IDF ends operations in Khan Younis as Gaza war reaches six months

Israel Defense Minister Yoav Gallant visits Israel’s Southern Command on April 7. (Ariel Hermoni/Israel Ministry of Defense)

In a field in Israel, not far from the Gaza border, dozens of Merkava IV tanks and a coterie of other armored vehicles lined up on April 7. They were part of the 98th division and the 7th armored brigade that had been fighting in Khan Younis since December. Israel has withdrawn these key units from Gaza in the last week. The shift in forces came on the six-month mark of the October 7 attack on Israel by Hamas. Israel’s move has raised eyebrows because the shift is not a redeployment or rotation of forces. Khan Younis is the hometown of Hamas leader Yahya Sinwar and was festooned with Hamas tunnels. By wrapping up operations and leaving the city, Israel is conducting the same campaign it did in urban areas of northern Gaza.

“The withdrawal of troops from Khan Younis was carried out once Hamas ceased to exist as a military framework in the city. Our forces left the area in order to prepare for their future missions, including their mission in Rafah,” Israel’s Minister of Defense Yoav Gallant said in a briefing at the IDF’s Southern Command, on April 7. Gallant received a status update on operational activities in and around Khan Younis, and his office said he was also briefed on “operational preparations for the destruction of Hamas’ Rafah Brigade.” This is supposed to complete the work of “dismantling of Hamas as a military authority in Gaza,” Gallant’s office noted in a statement about his visit to Southern Command.

The 98th division entered Khan Younis in December and used commandos and paratroopers backed by infantry and tanks to clear the city in a slow, methodical way. The IDF operated street-by-street, neighborhood-by-neighborhood, fanning out and around the sprawling city. The IDF also moved into other neighborhoods, like Amal. It went into some areas more than once to clear them. At the Qatari-funded Hamad towers, the IDF used special forces to sweep the suburban neighborhood’s modern residential towers. In essence, the war in Khan Younis was supposed to be a contrast to the more intense fighting in areas such as Jabalya and Shujaiya near Gaza City.

“I have recently completed a situation assessment at the IDF’s Southern Commander, as forces exit the area of Khan Younis. The achievements made by the IDF’s Division 98 and its units, are extremely impressive. They have eliminated terrorists and destroyed terror targets including warehouses, weapons, headquarters, communication centers and more. Their activities enabled the dismantling of Hamas as a functioning military unit in this area,” Gallant said.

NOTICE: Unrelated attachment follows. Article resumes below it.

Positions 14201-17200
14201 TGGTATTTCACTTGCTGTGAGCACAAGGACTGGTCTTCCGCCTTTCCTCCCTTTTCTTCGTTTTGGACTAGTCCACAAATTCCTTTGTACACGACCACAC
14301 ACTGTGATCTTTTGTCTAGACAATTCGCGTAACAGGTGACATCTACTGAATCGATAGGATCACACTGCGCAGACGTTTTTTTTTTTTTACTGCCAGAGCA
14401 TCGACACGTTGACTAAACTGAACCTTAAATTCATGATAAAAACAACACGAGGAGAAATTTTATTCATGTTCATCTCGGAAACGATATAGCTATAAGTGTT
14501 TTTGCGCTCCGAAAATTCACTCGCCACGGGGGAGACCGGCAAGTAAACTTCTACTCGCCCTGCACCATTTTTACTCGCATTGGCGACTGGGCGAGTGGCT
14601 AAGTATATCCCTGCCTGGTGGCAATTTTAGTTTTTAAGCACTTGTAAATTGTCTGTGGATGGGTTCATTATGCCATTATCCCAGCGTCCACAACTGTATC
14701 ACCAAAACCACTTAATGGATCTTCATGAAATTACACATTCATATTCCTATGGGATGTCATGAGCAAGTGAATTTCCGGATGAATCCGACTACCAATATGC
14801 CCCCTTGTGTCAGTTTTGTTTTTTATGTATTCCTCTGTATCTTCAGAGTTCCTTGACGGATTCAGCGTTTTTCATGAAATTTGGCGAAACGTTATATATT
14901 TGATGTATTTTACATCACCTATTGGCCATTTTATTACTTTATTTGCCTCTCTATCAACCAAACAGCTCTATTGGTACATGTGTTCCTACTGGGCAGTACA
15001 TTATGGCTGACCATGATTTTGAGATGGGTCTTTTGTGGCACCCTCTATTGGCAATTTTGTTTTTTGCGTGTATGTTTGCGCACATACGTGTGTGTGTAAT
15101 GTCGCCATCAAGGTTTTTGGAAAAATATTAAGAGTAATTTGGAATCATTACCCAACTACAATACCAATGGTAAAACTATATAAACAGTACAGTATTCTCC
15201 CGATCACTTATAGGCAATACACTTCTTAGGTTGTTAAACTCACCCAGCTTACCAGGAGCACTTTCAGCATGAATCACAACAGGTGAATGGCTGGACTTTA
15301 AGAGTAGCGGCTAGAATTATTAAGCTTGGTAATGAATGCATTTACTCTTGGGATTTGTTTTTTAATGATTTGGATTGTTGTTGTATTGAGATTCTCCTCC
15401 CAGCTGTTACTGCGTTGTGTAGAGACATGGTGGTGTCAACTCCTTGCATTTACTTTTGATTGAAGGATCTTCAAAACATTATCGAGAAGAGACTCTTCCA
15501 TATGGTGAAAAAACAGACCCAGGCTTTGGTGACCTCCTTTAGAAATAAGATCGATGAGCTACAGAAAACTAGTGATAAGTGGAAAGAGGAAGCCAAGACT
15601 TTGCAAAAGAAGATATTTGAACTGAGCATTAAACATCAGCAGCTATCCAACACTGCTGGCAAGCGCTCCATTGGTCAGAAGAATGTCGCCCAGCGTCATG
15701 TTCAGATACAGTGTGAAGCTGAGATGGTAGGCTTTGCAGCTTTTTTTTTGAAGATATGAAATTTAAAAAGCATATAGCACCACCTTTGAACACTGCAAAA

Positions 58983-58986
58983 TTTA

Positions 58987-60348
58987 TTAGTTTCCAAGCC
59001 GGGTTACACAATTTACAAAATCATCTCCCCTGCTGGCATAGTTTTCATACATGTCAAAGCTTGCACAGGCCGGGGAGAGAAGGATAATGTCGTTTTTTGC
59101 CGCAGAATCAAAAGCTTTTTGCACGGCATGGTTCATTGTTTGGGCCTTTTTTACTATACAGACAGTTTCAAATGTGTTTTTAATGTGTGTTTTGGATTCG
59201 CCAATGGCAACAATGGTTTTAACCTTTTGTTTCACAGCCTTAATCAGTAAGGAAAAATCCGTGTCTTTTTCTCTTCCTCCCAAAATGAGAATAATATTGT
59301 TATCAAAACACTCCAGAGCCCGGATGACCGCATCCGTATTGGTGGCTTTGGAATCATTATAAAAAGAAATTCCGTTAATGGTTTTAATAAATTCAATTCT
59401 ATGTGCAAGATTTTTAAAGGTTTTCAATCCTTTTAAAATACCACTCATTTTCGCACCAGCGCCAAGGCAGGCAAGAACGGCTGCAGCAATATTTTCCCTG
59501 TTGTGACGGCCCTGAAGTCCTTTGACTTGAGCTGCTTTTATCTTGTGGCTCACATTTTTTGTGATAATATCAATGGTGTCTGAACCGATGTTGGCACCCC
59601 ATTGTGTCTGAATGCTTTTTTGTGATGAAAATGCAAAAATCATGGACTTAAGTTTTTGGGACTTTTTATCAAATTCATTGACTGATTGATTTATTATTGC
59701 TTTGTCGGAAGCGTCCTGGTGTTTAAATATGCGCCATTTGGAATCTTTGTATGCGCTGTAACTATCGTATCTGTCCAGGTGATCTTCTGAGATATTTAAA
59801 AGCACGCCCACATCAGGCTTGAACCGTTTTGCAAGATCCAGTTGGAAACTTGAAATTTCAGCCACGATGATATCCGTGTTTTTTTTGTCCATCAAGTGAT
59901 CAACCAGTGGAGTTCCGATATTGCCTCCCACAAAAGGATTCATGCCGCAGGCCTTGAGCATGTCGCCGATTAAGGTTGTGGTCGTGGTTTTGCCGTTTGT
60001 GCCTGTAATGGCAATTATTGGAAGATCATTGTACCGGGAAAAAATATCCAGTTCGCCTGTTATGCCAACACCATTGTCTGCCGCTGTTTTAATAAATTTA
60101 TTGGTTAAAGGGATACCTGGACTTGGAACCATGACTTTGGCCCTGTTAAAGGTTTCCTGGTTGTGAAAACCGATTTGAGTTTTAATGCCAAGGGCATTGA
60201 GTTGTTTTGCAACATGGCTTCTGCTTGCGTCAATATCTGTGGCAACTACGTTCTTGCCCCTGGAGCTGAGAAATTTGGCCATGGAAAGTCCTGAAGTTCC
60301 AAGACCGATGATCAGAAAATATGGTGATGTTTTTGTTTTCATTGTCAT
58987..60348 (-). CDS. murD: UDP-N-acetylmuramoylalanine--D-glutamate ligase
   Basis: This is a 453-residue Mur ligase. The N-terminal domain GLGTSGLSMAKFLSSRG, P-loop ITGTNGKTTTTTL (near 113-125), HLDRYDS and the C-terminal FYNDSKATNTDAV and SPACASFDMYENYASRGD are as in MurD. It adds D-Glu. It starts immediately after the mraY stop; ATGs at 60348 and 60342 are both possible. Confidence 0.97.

The 98th division’s accomplishments under its commander Brig. Gen. Dan Goldfus are well-documented. Goldfus provided an overview of the number of both terrorists and terror battalions eliminated in a briefing in mid-March. He is known for characterizing the battle in Khan Younis as a “720 degree” fight against an enemy that is underground and above-ground.

However, the decision to withdraw the whole division, rather than rotate units into Khan Younis and bring out the commandos and 7th armored for rest, has led to questions about what comes next. Gallant says the mission was accomplished in the area. This has become Israel’s tactic in Gaza, clearing an area and then leaving. Hamas has regrouped each time Israel left an area. For instance, recent raids into Shati, Zaytun and Shifa have been similar with a quick movement of troops in, fighting terrorists and leaving. This appears to leave some terrorists behind. Even as the 98th was leaving, four Israeli commandos were killed, bringing the total IDF soldiers killed in six months of fighting to 604 soldiers, 260 killed since ground operations began. The IDF also said it found a tunnel stretching 900 meters in the days before the troops left. This appears to suggest that tunnel threats remain, because four commandos were recently killed when terrorists exited a tunnel.

Israel continues to say it is ready for any threat that may emerge, including from Iran. Arabic language media in the UAE and Iranian pro-government media have both reported on Israel’s withdrawal from Khan Younis, illustrating how closely the battle there and its aftermath are being watched around the region.

Reporting from Israel, Seth J. Frantzman is an adjunct fellow at FDD and a contributor to FDD’s Long War Journal. He is the acting news editor and senior Middle East correspondent and analyst at The Jerusalem Post. 


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